World markets churn higher after the Dow logs another close

A trader works at the Frankfurt stock exchange in Frankfurt, Germany, February 22, 2022. REUTERS/Timm Reichert
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BANGKOK — World markets powered higher on Friday after the Dow Jones Industrial Average climbed to another record close on excitement that the Federal Reserve might cut interest rates several times next year.

Germany’s DAX advanced 0.6% to 16,849.10 and the CAC 40 in Paris was up 0.4% at 7,604.01. Britain’s FTSE 100 edged less than 0.1% higher, to 7,650.99.

The futures for the S&P 500 and the Dow were up 0.2%. Oil prices also gained.

Hong Kong led Asia’s gains with property developers jumping after some Chinese cities eased buying restrictions.

The Hang Seng surged 2.4% to 16,792.19, but the Shanghai Composite index fell back, losing 0.6% to 2,942.56.

Troubled developer Country Garden’s shares jumped 5.1%, while China Evergrande gained 3.5% and Sino Ocean Holding surged 5.7%.

China’s National Bureau of Statistics reported that factory output rose 6.6% in November and retail sales were up more than 10%, glimmers of improvement for the economy after the post-COVID recovery faded much more quickly than expected.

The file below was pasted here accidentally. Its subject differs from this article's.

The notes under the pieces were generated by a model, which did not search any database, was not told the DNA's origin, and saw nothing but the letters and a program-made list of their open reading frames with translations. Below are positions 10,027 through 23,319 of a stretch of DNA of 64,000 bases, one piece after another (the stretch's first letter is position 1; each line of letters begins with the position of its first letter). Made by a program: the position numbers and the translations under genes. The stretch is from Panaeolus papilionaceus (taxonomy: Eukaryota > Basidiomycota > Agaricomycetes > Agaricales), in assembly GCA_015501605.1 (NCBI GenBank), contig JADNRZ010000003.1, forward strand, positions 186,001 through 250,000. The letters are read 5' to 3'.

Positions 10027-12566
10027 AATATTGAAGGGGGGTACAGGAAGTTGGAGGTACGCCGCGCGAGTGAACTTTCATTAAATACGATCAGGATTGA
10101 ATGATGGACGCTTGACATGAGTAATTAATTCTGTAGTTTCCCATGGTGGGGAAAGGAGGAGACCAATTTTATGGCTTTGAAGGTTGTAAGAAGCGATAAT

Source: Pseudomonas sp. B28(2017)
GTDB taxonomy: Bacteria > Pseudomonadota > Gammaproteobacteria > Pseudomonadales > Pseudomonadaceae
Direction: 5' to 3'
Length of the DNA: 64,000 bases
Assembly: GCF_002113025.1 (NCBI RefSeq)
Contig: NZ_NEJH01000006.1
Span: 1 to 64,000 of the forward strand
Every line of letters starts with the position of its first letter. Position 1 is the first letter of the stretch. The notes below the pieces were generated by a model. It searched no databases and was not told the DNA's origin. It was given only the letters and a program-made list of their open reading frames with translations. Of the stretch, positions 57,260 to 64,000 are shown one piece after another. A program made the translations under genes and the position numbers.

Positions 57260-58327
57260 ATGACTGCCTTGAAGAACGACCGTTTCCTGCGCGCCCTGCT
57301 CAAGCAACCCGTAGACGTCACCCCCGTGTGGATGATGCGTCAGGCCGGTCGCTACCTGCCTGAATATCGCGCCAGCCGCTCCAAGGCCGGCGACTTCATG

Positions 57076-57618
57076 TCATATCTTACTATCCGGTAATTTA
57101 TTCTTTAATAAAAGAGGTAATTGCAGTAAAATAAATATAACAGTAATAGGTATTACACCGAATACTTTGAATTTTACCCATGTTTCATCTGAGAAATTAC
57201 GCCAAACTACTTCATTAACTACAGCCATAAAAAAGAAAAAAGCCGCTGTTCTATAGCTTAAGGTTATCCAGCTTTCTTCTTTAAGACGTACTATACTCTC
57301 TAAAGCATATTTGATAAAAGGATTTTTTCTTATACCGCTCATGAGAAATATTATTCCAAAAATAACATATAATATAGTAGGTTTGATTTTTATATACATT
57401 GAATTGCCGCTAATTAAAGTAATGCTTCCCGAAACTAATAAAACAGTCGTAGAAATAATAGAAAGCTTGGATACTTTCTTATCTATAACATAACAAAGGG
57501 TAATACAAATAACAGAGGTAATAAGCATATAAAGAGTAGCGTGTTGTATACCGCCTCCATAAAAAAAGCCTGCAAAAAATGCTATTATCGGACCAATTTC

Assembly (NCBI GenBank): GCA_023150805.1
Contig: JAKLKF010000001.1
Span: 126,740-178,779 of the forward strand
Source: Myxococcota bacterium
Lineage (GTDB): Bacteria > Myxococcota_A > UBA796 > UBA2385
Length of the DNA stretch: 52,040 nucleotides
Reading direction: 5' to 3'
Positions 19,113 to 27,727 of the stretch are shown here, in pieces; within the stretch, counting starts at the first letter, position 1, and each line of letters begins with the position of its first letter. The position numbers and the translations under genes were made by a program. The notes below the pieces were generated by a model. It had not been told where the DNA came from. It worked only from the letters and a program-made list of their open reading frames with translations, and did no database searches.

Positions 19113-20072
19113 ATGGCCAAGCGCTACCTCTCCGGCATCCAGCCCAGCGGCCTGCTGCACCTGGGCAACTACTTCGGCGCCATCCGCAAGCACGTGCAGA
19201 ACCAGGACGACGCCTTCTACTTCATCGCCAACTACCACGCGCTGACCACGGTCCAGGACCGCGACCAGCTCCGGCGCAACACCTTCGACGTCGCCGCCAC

However, investments in property weakened further, indicating that the crisis over excessive debt in that industry is far from resolved.

“Our cautious conclusion from all of this is that China’s recovery is ongoing. But it still looks narrowly based and vulnerable to any further worsening in the real estate sector,” ING Economics said in a research note.

Tokyo’s Nikkei 225 index gained 0.9% to 32,970.55 and the Kospi in Seoul added 0.8% to 2,563.56. In Australia, the S&P/ASX 200 advanced 0.9% to 7,442.70.

Bangkok’s SET climbed 0.7% and the Sensex in India was up 1%.

On Thursday, the S&P 500 gained 0.3% to pull within 1.6% of its all-time high set early last year. The Dow gained 0.4% and the Nasdaq climbed 0.2%.

Stocks have been broadly shooting higher since October on hopes that inflation has cooled enough for the Federal Reserve to not only stop its market-rattling hikes to interest rates but to even begin considering cutting them. Those hopes strengthened Wednesday after the Fed held its main interest rate steady and said the federal funds rate is likely at or near its peak.

Lower interest rates can goose prices for investments and relax the pressure on the economy and financial system. But a reversal by the Fed is not guaranteed: One threat is that the economy stays too hot, which would keep upward pressure on inflation and could force it to keep rates high for longer than expected.

A couple of reports Thursday indicated the U.S. economy may be stronger than economists had forecast. One showed American shoppers spent more at retailers in November than October, when economists were forecasting a decline. Another report said fewer U.S. workers applied for jobless benefits last week, a signal of a resilient job market.

In other trading early Friday, U.S. benchmark crude oil gained 22 cents to $71.80 per barrel in electronic trading on the New York Mercantile Exchange. It jumped $2 a barrel to $71.58 on Thursday.

Brent crude, the international standard, picked up 23 cents to $76.84 per barrel.

The U.S. dollar fell to 141.73 Japanese yen from 141.84 yen. The euro felt to $1.0964 from $1.0997.

Source: AP